# Differential forms and wedge product

In Sean Carroll's GR book, the differential $$p$$-form is defined as a $$(0,p)$$ tensor that is completely antisymmetric, which I would think is something like $$\frac{1}{2!}(t_{ab}-t_{ba})\textbf {e}^a \otimes \textbf{e}^b.$$ In Zee's GR book, part IX.7, he defined the $$p$$-form in a similar way, which he writes as $$\frac{1}{2!}t_{ab}dx^a dx^b.$$ Zee also wrote that $$dx^a dx^b$$ is the wedge product such that $$dx^a dx^b=-dx^b dx^a$$.

I have troubles reconciling these two definitions. Is $$dx^a$$ the basis vector $$\textbf{e}^a$$? How can we start with either one of the expression and manipulate it so that we get the other expression?

To answer my own question, $$dx^a$$ is indeed the dual basis vectors for one-forms, i.e. $$dx^a \equiv \textbf{e}^a$$.
The wedge product for one-forms is defined as $$\textbf{e}^a\wedge \textbf{e}^b = \textbf{e}^a\otimes\textbf{e}^b-\textbf{e}^b\otimes\textbf{e}^a.$$
Using this on Zee's definition, we get \begin{align} \frac{1}{2!}t_{ab}dx^adx^b\equiv\frac{1}{2!}t_{ab}\textbf{e}^a \wedge \textbf{e}^b \\ =\frac{1}{2!}t_{ab}(\textbf{e}^a \otimes\textbf{e}^b -\textbf{e}^b\otimes\textbf{e}^a) \\ =\frac{1}{2!}(t_{ab} -t_{ba}) \textbf{e}^a \otimes\textbf{e}^b \end{align} where indices are relabelled in the last step.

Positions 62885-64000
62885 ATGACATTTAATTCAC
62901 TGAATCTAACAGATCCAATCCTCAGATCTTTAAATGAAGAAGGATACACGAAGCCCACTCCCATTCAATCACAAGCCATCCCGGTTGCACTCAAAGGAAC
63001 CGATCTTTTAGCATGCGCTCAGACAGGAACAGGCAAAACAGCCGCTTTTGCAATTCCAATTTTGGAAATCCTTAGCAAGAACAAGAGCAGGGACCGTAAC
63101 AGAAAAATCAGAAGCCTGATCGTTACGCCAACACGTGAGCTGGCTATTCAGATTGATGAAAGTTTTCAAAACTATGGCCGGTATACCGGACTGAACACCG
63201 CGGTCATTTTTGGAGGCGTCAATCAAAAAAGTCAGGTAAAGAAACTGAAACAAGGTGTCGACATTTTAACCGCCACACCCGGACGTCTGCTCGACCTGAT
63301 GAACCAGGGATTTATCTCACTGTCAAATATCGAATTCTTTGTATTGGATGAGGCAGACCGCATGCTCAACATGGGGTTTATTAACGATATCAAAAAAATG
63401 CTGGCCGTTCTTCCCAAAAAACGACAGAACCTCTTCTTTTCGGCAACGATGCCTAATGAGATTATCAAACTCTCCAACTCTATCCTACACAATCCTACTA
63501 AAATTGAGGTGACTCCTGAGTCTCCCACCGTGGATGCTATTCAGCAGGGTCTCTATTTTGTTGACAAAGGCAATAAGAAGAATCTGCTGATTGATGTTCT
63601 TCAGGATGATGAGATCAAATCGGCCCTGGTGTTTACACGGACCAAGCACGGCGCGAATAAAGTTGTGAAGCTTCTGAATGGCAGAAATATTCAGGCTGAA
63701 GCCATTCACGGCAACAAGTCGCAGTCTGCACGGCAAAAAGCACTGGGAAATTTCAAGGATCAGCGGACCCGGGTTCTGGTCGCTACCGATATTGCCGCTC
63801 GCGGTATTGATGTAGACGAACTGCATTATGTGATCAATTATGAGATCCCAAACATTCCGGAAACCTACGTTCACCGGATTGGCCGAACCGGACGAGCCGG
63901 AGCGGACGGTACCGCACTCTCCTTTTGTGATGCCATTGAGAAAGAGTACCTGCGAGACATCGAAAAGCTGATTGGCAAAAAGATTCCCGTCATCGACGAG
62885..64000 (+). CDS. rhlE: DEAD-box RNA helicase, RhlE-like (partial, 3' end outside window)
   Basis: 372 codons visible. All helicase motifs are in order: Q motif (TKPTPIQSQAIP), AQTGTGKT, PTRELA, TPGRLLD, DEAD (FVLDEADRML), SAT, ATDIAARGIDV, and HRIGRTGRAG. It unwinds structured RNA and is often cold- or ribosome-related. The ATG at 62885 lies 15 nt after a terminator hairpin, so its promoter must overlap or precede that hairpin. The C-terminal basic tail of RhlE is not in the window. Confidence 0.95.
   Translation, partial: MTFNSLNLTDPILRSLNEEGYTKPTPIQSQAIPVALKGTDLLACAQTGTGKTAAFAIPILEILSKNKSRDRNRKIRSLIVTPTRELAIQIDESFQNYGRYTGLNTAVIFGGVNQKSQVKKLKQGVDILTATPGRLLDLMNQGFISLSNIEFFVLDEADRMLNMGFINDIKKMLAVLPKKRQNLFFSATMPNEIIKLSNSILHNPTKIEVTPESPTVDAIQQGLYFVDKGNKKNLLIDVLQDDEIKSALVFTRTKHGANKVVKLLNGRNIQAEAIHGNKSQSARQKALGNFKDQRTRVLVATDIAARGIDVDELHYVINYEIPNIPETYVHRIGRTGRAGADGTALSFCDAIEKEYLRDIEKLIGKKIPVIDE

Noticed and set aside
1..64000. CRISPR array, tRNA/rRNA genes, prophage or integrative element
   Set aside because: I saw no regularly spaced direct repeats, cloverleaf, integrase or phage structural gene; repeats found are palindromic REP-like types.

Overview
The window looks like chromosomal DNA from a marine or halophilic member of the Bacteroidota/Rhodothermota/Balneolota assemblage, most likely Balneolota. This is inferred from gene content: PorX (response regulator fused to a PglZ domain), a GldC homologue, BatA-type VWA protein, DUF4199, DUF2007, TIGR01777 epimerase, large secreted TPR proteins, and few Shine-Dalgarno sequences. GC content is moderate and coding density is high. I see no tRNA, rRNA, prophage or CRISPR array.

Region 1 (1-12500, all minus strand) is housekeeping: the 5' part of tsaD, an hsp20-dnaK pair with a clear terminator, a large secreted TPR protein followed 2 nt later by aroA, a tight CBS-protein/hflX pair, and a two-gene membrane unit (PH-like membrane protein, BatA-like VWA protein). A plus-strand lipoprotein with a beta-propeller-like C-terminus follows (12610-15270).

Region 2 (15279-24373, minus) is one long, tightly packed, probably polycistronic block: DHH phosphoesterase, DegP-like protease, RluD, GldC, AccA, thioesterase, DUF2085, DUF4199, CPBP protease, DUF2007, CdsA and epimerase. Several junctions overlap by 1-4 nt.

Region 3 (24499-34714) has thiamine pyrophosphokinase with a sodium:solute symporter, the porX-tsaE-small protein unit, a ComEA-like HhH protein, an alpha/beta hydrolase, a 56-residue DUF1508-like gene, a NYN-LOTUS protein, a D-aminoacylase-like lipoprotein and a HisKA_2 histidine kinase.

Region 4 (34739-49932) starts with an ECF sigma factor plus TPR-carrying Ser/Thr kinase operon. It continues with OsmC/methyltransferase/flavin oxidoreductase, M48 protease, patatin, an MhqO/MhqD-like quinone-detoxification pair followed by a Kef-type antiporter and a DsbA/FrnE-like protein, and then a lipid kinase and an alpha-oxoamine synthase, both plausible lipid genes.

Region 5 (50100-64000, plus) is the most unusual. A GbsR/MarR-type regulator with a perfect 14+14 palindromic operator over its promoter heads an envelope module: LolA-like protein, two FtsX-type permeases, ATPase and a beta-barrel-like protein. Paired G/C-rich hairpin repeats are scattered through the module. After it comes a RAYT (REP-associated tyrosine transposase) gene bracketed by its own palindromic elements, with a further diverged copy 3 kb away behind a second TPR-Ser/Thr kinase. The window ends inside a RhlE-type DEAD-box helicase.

• Since this is right, I'd add as a note that $\{\mathrm dx^a\}$ is specifically the dual basis to $\{\partial/\partial x^a\}$, which is induced by the coordinates $\{x^a\}$. In some contexts - especially in introductory treatments - it is common to only use bases which can be written this way, but there are choices of basis which are not induced by any coordinate system (see tetrads), which makes the $\mathbf e^a /\mathbf e_a$ notation slightly more general. Mar 5, 2021 at 12:30